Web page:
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Nektar — The Dream Nebula - Best of 1971-1975
(Purple Pyramid CLP 0301-2, 1975/1998, 2CD)

by Peter Thelen, Published 1999-01-01

The Dream Nebula - Best of 1971-1975 Cover art

Hamburg in the 60s was a regular stop for British bands on the road, and a few British bands were even able to forge out a living there entirely. By the end of the 60s, Nektar had established themselves there as sort of a British / German hybrid band, drawing freely from the Krautrock styles of the day and the then-current British spacerock scene (Pink Floyd, Hawkwind, etc.). Although their 1971 debut, Journey to the Center of the Eye, was a powerful opening statement, their second and third albums, A Tab in the Ocean and Sounds Like This, saw the band honing their vision and finding their own unique voice. The entire first disc (and a couple songs on the second disc) of this 2CD retrospective is devoted to material from those first three Nektar releases, including many essential classics. The second disc presents entire sides from their fourth (Remember the Future) and seventh (Recycled) albums, as well as the odd track from the two in between. While the opening side of Remember the Future was this writer’s introduction to the band, I don’t remember it sounding like this....yes, apparently when Cleopatra licensed the material, Bellaphon gave them the same crap-defective source tape that they used to cut their own CD of the same album eight years ago, with most of the guitar parts mixed out, and the backing organ parts brought annoyingly to the fore. Cleopatra would have been better advised to use a virgin vinyl copy of the LP, like Rhino did when they mastered the Supernatural Fairy Tales box set. By the time of Recycled, Nektar was already on their way down, but this one was somewhat of an aberration in that downward path, the band revitalized by the addition of Larry “Synergy” Fast on synthesizers. We have to thank Cleopatra for only including one cut from their embarrassingly lame fifth album Down to Earth, and nothing at all from the last two studio albums. Overall, this set is an excellent representation of the very best material that Nektar produced. Sadly the only major flaw (and it’s a big one) is the defective mix on the Remember th Future material.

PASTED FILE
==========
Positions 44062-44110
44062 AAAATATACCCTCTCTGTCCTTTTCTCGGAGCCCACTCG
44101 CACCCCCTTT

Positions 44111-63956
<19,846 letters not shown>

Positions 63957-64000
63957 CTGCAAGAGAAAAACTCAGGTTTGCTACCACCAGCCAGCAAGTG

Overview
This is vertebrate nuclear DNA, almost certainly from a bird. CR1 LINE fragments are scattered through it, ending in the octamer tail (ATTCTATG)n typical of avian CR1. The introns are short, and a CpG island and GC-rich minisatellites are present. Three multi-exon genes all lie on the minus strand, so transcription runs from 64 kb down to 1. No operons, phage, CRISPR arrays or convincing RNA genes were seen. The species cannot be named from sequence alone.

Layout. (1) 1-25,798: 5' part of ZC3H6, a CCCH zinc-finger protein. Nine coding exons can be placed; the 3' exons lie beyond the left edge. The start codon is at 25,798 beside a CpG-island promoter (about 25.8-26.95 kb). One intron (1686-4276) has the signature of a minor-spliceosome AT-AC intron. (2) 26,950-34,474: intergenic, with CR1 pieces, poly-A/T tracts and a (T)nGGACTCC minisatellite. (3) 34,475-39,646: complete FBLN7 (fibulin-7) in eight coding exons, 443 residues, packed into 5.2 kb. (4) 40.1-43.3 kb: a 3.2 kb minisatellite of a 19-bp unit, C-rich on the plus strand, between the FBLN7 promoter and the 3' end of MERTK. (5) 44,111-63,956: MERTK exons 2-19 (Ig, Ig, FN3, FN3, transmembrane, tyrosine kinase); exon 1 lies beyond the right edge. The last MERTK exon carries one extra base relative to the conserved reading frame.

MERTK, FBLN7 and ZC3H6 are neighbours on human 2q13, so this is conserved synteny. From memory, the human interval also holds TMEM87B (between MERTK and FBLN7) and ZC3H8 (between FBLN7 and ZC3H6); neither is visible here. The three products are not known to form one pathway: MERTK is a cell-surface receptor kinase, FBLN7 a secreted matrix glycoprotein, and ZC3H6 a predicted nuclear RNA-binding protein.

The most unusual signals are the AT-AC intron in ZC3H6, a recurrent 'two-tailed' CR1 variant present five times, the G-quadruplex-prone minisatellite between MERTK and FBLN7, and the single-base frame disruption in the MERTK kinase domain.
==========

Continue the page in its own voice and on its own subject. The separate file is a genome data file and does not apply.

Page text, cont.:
Filed under: Archives, Issue 16, 1998 releases, 1975 recordings

Related artist(s): Nektar


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